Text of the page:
US vice president Mike Pence’s trip to Ireland set to be brought forward
US vice president Mike Pence’s visit to Ireland next week is set to be brought forward to Monday.
The Republican’s two-day trip to Dublin and Co Clare was originally scheduled for Friday and Saturday next week.
However, after the White House announced that Mr Pence would be travelling to Poland this weekend in place of US President Donald Trump, the vice president will be in Europe earlier than expected.
It is understood he will arrive in Shannon Airport on Monday.
A government spokesperson said: “Due to a change in the Vice President’s schedule, VP Mike Pence will meet with the Taoiseach on Tuesday instead of Friday.”
Mr Trump cancelled his trip to Poland to deal with Hurricane Dorian, which is expected to make landfall in Florida over the coming days.
Last month, Mr Pence spoke of how he was looking forward to celebrating his Irish roots as the country is “very near to his family’s heart”.
The White House previously confirmed said that Mr Pence would be in the UK on September 4 and 5 to discuss Brexit, Iran and the “threat of Chinese malign influence”, and that he would travel to Ireland to meet the Irish president Michael D Higgins and Irish premier Leo Varadkar.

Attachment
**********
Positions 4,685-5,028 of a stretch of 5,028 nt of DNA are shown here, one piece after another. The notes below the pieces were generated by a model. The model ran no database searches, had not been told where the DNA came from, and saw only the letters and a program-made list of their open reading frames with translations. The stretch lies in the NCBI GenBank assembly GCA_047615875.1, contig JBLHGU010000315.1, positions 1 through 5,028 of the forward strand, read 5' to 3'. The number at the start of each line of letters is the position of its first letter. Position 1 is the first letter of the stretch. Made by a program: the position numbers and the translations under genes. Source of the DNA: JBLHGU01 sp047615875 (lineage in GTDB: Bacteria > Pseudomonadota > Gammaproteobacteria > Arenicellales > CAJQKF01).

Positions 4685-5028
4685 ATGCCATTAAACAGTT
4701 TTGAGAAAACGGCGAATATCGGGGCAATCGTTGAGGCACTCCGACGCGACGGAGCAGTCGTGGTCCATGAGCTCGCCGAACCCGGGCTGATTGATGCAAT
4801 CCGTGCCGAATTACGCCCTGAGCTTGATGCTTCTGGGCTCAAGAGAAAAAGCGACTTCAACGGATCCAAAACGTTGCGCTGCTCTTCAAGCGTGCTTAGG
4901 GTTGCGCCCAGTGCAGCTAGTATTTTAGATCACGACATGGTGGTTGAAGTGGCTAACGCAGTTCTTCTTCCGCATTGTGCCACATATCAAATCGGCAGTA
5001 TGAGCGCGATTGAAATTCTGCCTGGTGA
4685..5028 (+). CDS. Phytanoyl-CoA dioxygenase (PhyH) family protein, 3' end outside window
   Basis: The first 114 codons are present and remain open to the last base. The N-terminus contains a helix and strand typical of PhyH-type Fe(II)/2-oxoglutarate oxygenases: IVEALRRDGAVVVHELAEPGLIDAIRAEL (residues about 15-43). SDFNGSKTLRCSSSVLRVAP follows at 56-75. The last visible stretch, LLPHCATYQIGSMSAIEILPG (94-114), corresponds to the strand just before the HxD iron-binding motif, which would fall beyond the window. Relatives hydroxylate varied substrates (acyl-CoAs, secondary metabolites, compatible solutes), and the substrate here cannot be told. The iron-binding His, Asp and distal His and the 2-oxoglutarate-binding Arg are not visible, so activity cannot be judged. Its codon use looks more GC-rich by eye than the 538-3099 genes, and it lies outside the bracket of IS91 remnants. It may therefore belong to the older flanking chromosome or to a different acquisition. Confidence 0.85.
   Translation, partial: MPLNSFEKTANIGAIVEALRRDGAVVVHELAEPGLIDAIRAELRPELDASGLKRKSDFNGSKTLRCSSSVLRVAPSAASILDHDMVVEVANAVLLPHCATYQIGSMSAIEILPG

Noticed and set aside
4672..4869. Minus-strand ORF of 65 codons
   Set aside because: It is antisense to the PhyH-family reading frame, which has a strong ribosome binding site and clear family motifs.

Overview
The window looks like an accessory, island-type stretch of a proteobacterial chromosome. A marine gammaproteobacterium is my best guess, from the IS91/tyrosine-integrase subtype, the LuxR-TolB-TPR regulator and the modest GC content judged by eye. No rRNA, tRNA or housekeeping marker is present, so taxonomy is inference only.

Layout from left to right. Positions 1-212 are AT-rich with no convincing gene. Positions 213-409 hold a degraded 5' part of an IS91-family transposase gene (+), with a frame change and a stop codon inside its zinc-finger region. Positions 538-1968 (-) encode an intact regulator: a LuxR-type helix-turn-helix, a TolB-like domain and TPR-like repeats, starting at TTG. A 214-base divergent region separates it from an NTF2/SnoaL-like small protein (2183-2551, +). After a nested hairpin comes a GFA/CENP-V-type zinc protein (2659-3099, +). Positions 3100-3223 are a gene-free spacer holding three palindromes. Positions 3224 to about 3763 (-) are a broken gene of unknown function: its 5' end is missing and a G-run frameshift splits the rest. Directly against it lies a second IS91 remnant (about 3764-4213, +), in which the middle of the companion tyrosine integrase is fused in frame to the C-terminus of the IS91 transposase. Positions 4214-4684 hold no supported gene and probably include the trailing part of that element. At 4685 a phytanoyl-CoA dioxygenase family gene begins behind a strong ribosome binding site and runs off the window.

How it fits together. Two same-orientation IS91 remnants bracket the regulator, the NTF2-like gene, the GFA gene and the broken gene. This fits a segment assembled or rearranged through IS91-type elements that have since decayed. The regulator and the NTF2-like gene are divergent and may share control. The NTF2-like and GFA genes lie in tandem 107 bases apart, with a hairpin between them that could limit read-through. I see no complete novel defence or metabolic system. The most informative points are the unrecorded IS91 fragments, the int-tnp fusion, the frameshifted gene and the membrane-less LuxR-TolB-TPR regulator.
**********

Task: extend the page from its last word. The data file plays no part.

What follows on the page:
The White House said that during his trip to Ireland, the vice president would voice the United States’s “commitment to maintaining peace, prosperity, and stability in Ireland by upholding the Good Friday Agreement”.
He would also discuss trade, investment and strengthening the economic relationship between the two nations.
The vice president’s trip comes three months after Mr Trump visited Ireland for the first time as president.
His visit was met with protests in Dublin and in Shannon.
The Pence family visits Ireland regularly, but Mr Pence himself has not visited since becoming vice president.
Mr Pence’s mother, Nancy, is a first-generation Irish-American.
The Indiana native’s ancestors on his mother’s side came from Doonbeg, in Co Clare, the same village where Mr Trump owns a golf course.
Mr Pence also has ancestors from Tubbercurry, Co Sligo.
In March, Mr Varadkar and his partner Dr Matt Barrett met with the vice president at his official residence in Washington DC as part of his annual St Patrick’s Day tour to the US.
It came after Mr Pence, who describes himself as a Christian and a conservative, extended an invitation to the couple during a meeting with Mr Varadkar last year.
During the visit to Mr Pence’s home, Mr Varadkar said he was not judged by his sexual orientation but by his political actions.
Mr Pence is a controversial figure and has been particularly criticised over his stance on LGBTQ rights.
Mr Varadkar is Ireland’s first openly gay leader and one of very few openly gay national leaders in the world.